“All I know is this,” Kate told her brusquely. “I’m not going to Lincoln with you on Monday morning, I’m going to Whittaker. And I’m not going home with my mother and fatehr tonight, I’m going home with just my mother. So I guess I don’t believe in wishes coming true, either. If I really want good things to happen, and bad things to stop happening, it’ll take more than wishing. I have to act. And I have to act now.”

Kate and her uncle, George, are regular kids. Kate is in eighth grade, Uncle George is in sixth. Kate is ready to go to Lincoln middle school and play Peter Pan in the play, and George is ready to learn things and invent things as well.
And then Uncle George passes the entrance exam to the Whittaker Magnet School.

Before they know it, both Kate and George are absorbed into the Whittaker Magnet School district ‘octopus’ and are attending the school with the highest scores on standardized tests. Although George is excited to be in a place where his genius is appreciated, Kate is not too happy to be in with the ‘mushroom children’ and personal assistant to Heidi Whittaker, the girl who dresses like a ‘Swiss Milkmaid’.
But when eerie things begin in the school, neither of them know what to expect. With the help of a woman who only speaks in nursery rhymes, Kate’s mother June, the staff of the White House, and a whole cast of other characters (Whether willingly or not), the two children will uncover a mystery that stretches back to the founding of the school, and nothing will be the same again.

Kate stared at the supine figure of Walter Barnes. She felt a pang of sympathy for the old librarian. but that pang was quickly replaed by another feeling, a feeling that something big had just happened. She didn’t know what it was, exactly, but she did know this: It was something that the Whittaker-Austins, with all their money and all their power, could not control. It was a first chink in their armor. Perhaps it was a door to a door to a door that would lead her out of there.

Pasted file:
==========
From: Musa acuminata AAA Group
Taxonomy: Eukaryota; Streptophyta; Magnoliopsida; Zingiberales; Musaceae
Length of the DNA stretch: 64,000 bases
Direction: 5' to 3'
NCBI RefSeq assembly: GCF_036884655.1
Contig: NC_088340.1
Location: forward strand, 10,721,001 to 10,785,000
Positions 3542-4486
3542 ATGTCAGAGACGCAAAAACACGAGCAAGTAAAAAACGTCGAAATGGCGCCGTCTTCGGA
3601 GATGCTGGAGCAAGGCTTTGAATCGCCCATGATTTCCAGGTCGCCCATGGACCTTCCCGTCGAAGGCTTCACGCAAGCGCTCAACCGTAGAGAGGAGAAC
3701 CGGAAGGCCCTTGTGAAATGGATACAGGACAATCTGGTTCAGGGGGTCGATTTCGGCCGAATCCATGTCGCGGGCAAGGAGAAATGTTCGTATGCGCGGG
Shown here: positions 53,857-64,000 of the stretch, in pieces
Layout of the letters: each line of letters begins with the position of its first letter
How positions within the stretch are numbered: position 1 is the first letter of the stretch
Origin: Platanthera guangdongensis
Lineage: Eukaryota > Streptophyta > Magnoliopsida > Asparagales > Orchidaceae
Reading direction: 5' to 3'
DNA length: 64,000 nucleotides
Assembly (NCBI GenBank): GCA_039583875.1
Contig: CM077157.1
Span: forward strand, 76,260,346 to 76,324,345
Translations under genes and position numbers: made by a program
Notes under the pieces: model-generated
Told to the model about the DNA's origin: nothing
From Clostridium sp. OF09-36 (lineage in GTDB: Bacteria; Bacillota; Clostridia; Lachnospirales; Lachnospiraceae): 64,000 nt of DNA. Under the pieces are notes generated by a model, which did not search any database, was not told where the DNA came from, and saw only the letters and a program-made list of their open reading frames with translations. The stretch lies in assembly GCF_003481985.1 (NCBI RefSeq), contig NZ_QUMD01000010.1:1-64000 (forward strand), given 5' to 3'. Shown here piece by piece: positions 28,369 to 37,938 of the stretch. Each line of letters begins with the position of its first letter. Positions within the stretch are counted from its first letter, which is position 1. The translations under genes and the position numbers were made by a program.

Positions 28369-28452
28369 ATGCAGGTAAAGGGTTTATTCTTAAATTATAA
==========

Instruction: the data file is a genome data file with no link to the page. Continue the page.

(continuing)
I rather enjoyed this book.
As a homeschooler, it fills me with a sort of righteousness when I read about the failings of the public school system, and this book is a criticism of said system of schools. With a school that only focuses on standardized tests (much like many schools nowadays actually do), it emphasizes the positive aspects of imagination, art, fantasy, and whimsy.
This book is also written somewhat like A Series of Unfortunate Events or Pepperment in the Parlor, so if you liked any of those books, I believe you’d like this one. Sort of in that J fiction and yet… aimed for older people type of writing. It’s interesting.

I have to say, however, that I did not particularly like Kate until near the end of the book where she goes through a character change. Uncle George was cool, however, and I liked some of the other characters as well.
Also, although I think the ending was okay, it wasn’t spectacular or anything to be overly impressed with. I’d recommend this book, but I’d also say not to expect anything mind blowing from it.